Ohio's lieutenant governor defends decision to add on private sector job
Ohio’s Republican lieutenant governor is taking some heat for accepting an outside paid job on top of the work he’s already doing as the state’s second-in-command to Gov. Mike DeWine.
Lt. Gov. Jon Husted was elected by his fellow shareholders to the board of directors of Heartland Bank, which he described as a publicly-traded small business based in Ohio. The bank announced Husted's election to the new role at its annual meeting on May 17, two months after the actual shareholder vote.
Husted, who is also DeWine's running mate for re-election in November, said he'd thought about investing in a community bank and joining its board "for many years".
Husted, who works on workforce, technology and innovation, and regulatory issues as lieutenant governor, said those duties are only enhanced by what he’ll learn on this job.
“None of what I do in any way conflicts. I do not oversee banking. I don’t have any authority in that space. And it has no conflict of interest whatsoever. I believe it has great value," Husted said in a phone interview.
Husted said being on the board will help him understand how interest rates, inflation and government regulations affect small businesses and the economy.
“Understanding that and being involved in that has great value, I believe, for everyone to have public officials who truly understand these issues," Husted said.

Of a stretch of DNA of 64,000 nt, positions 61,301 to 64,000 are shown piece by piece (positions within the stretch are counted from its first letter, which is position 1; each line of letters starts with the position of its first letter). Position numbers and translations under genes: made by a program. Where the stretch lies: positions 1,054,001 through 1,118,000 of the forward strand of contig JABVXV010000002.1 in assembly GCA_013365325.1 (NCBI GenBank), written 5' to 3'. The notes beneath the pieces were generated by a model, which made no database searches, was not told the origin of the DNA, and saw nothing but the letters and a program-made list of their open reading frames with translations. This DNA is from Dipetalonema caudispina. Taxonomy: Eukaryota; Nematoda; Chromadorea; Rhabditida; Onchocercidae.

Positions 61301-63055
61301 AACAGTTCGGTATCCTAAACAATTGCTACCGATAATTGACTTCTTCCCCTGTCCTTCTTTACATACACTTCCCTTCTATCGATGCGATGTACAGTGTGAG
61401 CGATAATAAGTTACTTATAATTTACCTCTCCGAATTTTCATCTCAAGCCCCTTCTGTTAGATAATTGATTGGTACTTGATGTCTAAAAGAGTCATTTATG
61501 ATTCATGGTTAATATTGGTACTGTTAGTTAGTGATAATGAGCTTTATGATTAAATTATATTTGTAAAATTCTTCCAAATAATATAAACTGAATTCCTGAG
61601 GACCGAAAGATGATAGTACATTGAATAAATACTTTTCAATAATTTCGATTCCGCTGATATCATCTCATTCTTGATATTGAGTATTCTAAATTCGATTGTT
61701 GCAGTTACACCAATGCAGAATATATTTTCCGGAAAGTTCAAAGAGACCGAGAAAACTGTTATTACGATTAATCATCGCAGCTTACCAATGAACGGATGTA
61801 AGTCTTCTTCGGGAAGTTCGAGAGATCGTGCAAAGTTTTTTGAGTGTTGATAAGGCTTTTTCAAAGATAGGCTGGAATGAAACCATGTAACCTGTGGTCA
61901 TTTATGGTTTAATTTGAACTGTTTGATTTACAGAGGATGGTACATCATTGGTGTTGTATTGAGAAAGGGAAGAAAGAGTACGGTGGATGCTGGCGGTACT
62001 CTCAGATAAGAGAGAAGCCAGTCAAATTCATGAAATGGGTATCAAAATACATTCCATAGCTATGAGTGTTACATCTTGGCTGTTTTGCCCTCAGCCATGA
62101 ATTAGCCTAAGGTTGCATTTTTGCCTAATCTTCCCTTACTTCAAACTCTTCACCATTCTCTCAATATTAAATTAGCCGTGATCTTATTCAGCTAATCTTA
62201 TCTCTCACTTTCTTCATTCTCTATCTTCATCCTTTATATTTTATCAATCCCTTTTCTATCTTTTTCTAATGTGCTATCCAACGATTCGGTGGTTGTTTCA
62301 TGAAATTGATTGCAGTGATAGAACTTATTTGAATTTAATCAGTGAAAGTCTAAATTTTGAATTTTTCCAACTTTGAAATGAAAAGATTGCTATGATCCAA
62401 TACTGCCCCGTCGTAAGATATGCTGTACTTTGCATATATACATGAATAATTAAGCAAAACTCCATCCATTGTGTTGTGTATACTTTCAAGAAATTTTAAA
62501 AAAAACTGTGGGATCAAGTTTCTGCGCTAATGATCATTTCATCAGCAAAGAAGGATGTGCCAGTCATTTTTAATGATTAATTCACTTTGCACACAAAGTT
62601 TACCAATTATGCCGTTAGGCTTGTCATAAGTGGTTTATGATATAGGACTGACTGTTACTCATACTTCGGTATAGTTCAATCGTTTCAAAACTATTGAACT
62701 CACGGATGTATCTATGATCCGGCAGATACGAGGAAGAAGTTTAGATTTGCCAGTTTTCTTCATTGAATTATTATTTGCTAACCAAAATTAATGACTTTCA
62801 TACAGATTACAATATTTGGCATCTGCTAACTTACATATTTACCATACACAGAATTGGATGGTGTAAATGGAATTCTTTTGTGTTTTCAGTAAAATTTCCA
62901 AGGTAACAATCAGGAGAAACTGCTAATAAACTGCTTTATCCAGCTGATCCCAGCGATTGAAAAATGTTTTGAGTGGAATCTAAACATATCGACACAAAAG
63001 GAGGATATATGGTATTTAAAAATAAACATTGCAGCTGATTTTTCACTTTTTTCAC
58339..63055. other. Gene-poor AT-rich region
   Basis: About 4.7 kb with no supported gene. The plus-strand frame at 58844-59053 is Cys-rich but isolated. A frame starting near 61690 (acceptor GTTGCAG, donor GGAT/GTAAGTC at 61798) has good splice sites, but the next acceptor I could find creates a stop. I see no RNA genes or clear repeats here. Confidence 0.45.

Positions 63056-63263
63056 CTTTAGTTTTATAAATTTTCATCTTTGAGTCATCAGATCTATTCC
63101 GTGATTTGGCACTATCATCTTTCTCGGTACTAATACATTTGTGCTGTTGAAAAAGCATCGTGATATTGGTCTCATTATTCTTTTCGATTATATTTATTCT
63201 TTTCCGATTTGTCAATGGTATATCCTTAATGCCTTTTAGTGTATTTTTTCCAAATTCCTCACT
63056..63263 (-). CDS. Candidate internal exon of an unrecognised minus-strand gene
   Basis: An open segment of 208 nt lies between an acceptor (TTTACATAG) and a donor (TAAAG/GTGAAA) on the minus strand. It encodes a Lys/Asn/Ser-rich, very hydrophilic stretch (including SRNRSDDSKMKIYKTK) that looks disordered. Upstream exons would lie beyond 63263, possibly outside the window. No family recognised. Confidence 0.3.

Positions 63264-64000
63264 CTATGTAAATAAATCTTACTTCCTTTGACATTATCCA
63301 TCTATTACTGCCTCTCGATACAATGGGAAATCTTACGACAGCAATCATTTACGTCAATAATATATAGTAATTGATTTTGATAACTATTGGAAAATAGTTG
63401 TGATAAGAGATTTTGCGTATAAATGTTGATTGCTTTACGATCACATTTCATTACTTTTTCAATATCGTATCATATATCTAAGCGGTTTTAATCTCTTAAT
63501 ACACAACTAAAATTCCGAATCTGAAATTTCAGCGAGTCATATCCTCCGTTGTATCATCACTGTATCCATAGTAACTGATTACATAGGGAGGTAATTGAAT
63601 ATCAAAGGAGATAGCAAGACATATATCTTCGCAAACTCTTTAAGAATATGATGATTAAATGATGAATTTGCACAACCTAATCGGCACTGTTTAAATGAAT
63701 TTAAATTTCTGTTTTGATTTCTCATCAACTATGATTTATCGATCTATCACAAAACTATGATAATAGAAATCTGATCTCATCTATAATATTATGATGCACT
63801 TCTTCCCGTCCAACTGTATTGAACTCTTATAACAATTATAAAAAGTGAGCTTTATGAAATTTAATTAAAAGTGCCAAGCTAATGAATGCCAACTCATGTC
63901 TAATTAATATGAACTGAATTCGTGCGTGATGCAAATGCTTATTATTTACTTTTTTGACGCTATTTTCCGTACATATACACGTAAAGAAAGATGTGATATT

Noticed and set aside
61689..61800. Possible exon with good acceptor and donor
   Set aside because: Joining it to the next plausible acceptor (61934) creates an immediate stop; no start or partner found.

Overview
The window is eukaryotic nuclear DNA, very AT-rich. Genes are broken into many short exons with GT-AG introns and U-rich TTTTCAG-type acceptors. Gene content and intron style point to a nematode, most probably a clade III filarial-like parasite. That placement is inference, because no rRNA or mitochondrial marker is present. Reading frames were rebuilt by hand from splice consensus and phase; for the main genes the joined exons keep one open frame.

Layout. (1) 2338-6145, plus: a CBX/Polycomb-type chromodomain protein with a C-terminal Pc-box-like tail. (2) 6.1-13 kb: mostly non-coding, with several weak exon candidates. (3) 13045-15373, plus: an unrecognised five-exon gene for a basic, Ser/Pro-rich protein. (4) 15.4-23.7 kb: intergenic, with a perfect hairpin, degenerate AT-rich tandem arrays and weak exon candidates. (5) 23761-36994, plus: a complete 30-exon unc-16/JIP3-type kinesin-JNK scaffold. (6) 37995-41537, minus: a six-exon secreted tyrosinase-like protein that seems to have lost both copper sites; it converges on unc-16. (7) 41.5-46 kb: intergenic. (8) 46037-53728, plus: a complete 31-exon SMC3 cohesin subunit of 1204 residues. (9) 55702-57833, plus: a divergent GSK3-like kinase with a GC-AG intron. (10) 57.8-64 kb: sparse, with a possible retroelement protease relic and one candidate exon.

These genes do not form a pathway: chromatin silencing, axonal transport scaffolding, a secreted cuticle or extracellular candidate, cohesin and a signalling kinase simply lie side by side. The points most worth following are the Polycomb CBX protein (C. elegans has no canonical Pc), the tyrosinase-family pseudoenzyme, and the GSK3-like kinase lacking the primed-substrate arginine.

Husted said there’s no set compensation, but he will disclose it.
Ohio's lieutenant governor has typically had a second position in state government — besides that primary position — going back to 1983 when Myrl Shoemaker was appointed by Gov. Richard Celeste to lead the Ohio Department of Natural Resources.
Former Lt. Gov. Mary Taylor, who served with former Gov. John Kasich, headed up the Ohio Department of Insurance. Lee Fisher, who was former Gov. Ted Strickland's lieutenant governor, directed the Ohio Department of Development. So did Bruce Johnson, who was ex-Gov. Bob Taft's lieutenant governor. He resigned just before his term ended to pursue private sector employment, and became the president of the Inter-University Council of Ohio.
It’s not illegal for an elected executive state official to take a private sector job, but it’s unclear if it’s happened before.
The CEO of Heartland Bank has donated more than $19,000 to Republican candidates since 2016.